Date: 2011–05
  9. By: Marco M. Sorge
    Abstract: This paper studies identification of linear rational expectations models under news shocks. Exploiting the general martingale difference solution approach, we show that news shocks models are observationally equivalent to a class of indeterminate equilibrium frameworks which are subject only, though arbitrarily, to i.i.d. fundamental shocks. The equivalent models are characterized by a lagged expectations structure, which arises typically when choice variables are predetermined or rather based on past information with respect to current observables. This particular feature creates room for serially correlated sunspot variables to arise in equilibrium reduced forms, whose dynamics can be equivalently induced by news shocks processes. This finding, which is inherent to the rational expectations theoretical construct, calls for carefully designing empirical investigations of news shocks in estimated DSGE models.
    Keywords: Rational expectations; News shocks; Indeterminacy; Observational equivalence.
    JEL: C1 E3
    Date: 2011–05–09
  10. By: Adi Schnytzer (Bar-Ilan University); Janez Šušteršič (University of Primorska)
    Abstract: Standard methods to assess the statistical quality of econometric models implicitly assume there is only one person in the world, namely the forecaster with her model(s), and that there exists an objective and independent reality to which the model predictions may be compared. However, on many occasions, the reality with which we compare our predictions and in which we take our actions is co-determined and changed constantly by actions taken by other actors based on their own models. We propose a new method, called a regression tournament, to assess the utility of forecasting models and taking these interactions into account. We present an empirical case of betting on Australian Rules Football matches where the most accurate predictive model does not yield the highest betting return, or, in our terms, does not win a regression tournament.
    Date: 2011–03
  11. By: Gary Koop (Department of Economics, University of Strathclyde); Joshua Chan (Australian National University)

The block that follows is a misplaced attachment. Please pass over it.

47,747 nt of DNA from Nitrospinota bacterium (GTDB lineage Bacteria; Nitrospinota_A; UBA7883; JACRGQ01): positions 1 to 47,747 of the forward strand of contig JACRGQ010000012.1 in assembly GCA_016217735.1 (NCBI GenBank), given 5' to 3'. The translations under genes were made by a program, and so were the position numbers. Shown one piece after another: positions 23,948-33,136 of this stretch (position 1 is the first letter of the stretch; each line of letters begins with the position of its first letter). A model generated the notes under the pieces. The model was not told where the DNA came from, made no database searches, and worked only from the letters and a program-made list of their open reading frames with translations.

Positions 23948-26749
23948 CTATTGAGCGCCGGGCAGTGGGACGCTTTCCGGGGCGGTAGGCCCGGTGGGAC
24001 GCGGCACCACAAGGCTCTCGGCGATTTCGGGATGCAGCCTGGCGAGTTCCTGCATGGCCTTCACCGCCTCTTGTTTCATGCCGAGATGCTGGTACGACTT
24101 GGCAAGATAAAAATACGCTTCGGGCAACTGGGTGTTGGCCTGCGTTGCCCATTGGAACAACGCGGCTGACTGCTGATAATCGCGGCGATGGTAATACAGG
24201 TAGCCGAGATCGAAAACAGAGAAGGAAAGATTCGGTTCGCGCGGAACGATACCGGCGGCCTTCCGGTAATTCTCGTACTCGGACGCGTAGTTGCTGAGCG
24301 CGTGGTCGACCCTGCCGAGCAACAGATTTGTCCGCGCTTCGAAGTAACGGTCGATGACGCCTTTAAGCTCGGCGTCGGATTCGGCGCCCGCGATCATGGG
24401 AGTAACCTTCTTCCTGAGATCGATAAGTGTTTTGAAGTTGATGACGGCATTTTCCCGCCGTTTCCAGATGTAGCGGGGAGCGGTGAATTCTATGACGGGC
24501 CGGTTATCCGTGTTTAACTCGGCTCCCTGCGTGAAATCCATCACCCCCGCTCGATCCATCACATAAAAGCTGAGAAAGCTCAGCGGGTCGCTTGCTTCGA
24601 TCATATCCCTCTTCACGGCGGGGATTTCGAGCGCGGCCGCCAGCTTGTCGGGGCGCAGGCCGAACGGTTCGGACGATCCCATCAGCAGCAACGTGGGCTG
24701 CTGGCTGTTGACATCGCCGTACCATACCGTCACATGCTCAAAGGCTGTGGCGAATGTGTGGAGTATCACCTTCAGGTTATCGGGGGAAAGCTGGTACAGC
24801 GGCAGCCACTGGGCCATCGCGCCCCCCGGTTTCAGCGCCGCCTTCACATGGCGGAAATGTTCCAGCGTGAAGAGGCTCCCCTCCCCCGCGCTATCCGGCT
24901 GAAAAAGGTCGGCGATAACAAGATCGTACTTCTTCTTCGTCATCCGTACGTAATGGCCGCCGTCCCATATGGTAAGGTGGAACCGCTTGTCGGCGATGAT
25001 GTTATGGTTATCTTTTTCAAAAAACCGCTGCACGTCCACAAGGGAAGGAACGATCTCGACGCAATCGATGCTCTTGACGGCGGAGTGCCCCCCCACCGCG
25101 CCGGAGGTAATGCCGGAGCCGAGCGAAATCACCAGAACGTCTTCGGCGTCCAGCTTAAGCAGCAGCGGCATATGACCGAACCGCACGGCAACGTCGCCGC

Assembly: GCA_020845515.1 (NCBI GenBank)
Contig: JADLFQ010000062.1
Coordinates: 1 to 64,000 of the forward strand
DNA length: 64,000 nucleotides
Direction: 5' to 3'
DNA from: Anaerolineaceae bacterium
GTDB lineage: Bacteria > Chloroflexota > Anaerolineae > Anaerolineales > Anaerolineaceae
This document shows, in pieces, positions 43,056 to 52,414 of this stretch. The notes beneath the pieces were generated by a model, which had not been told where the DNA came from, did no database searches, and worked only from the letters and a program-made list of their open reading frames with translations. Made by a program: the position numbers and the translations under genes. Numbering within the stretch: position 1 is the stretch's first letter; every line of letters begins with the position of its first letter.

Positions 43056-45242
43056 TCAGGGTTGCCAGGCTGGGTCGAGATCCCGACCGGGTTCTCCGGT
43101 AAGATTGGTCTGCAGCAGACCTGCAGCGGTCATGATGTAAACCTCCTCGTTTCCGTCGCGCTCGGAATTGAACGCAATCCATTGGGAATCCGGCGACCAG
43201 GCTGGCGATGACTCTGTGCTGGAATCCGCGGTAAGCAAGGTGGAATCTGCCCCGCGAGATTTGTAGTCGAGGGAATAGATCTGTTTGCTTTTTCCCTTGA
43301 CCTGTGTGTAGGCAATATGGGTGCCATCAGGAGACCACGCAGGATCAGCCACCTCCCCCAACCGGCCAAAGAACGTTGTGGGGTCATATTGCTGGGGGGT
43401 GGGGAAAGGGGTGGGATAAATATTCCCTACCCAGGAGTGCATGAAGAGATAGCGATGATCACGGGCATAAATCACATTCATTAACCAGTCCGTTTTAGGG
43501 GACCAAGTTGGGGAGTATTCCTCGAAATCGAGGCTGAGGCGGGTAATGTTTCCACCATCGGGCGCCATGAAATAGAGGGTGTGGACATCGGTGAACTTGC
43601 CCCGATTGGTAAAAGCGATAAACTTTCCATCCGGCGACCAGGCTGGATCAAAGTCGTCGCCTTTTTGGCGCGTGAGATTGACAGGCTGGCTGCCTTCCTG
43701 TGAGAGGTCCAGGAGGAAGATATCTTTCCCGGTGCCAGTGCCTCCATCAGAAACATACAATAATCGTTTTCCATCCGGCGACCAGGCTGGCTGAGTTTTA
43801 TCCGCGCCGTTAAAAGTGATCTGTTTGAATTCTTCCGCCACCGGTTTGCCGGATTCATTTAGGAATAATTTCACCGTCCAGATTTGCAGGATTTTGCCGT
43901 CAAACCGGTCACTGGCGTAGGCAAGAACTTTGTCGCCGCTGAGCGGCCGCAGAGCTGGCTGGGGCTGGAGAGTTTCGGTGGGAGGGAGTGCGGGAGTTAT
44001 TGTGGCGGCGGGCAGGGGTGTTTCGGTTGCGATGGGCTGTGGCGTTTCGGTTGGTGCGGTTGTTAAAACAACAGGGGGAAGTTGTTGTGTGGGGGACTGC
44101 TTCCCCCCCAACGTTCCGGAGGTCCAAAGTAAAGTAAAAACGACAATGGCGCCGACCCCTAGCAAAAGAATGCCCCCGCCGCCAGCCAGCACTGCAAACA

Abstract: Macroeconomists working with multivariate models typically face uncertainty over which (if any) of their variables have long run steady states which are subject to breaks. Furthermore, the nature of the break process is often unknown. In this paper, we draw on methods from the Bayesian clustering literature to develop an econometric methodology which: i) finds groups of variables which have the same number of breaks; and ii) determines the nature of the break process within each group. We present an application involving a five-variate steady-state VAR.
    Keywords: mixtures of normals, steady state VARs, Bayesian
    JEL: C11 C24 C32
    Date: 2011–04
  12. By: Massimiliano Caporin; Michael McAleer (University of Canterbury)
    Abstract: In the last 15 years, several Multivariate GARCH (MGARCH) models have appeared in the literature. Recent research has begun to examine MGARCH specifications in terms of their out-of-sample forecasting performance. In this paper, we provide an empirical comparison of a set of models, namely BEKK, DCC, Corrected DCC (cDCC) of Aeilli (2008), CCC, Exponentially Weighted Moving Average, and covariance shrinking, using historical data of 89 US equities. Our methods follow part of the approach described in Patton and Sheppard (2009), and the paper contributes to the literature in several directions. First, we consider a wide range of models, including the recent cDCC model and covariance shrinking. Second, we use a range of tests and approaches for direct and indirect model comparison, including the Weighted Likelihood Ratio test of Amisano and Giacomini (2007). Third, we examine how the model rankings are influenced by the cross-sectional dimension of the problem.
    Keywords: Covariance forecasting; model confidence set; model ranking; MGARCH; model comparison
    JEL: C32 C53 C52
    Date: 2011–05–01

This nep-ecm issue is ©2011 by Sune Karlsson. It is provided as is without any express or implied warranty. It may be freely redistributed in whole or in part for any purpose. If distributed in part, please include this notice.
General information on the NEP project can be found at For comments please write to the director of NEP, Marco Novarese at <>. Put “NEP” in the subject, otherwise your mail may be rejected.
NEP’s infrastructure is sponsored by the School of Economics and Finance of Massey University in New Zealand.